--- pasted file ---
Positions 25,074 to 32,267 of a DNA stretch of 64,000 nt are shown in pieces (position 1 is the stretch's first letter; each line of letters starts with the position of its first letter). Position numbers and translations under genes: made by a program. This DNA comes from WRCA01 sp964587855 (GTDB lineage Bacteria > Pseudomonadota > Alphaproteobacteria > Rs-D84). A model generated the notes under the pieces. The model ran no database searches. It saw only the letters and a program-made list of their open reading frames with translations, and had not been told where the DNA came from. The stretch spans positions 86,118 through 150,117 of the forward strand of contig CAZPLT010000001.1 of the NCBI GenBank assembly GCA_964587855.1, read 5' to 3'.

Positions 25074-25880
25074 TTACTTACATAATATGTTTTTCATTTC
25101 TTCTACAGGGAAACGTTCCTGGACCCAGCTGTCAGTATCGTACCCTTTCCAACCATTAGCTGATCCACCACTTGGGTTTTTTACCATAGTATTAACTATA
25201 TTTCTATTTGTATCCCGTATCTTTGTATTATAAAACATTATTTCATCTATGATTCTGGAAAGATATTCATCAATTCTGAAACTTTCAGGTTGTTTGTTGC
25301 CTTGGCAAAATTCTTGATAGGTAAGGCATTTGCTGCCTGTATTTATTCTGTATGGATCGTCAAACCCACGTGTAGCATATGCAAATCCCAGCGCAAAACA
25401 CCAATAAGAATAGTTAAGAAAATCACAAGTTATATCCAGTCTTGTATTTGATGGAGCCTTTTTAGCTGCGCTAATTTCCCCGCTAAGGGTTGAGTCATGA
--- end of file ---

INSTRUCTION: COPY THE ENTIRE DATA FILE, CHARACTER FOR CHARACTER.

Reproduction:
Positions 25,074 to 32,267 of a DNA stretch of 64,000 nt are shown in pieces (position 1 is the stretch's first letter; each line of letters starts with the position of its first letter). Position numbers and translations under genes: made by a program. This DNA comes from WRCA01 sp964587855 (GTDB lineage Bacteria > Pseudomonadota > Alphaproteobacteria > Rs-D84). A model generated the notes under the pieces. The model ran no database searches. It saw only the letters and a program-made list of their open reading frames with translations, and had not been told where the DNA came from. The stretch spans positions 86,118 through 150,117 of the forward strand of contig CAZPLT010000001.1 of the NCBI GenBank assembly GCA_964587855.1, read 5' to 3'.

Positions 25074-25880
25074 TTACTTACATAATATGTTTTTCATTTC
25101 TTCTACAGGGAAACGTTCCTGGACCCAGCTGTCAGTATCGTACCCTTTCCAACCATTAGCTGATCCACCACTTGGGTTTTTTACCATAGTATTAACTATA
25201 TTTCTATTTGTATCCCGTATCTTTGTATTATAAAACATTATTTCATCTATGATTCTGGAAAGATATTCATCAATTCTGAAACTTTCAGGTTGTTTGTTGC
25301 CTTGGCAAAATTCTTGATAGGTAAGGCATTTGCTGCCTGTATTTATTCTGTATGGATCGTCAAACCCACGTGTAGCATATGCAAATCCCAGCGCAAAACA
25401 CCAATAAGAATAGTTAAGAAAATCACAAGTTATATCCAGTCTTGTATTTGATGGAGCCTTTTTAGCTGCGCTAATTTCCCCGCTAAGGGTTGAGTCATGA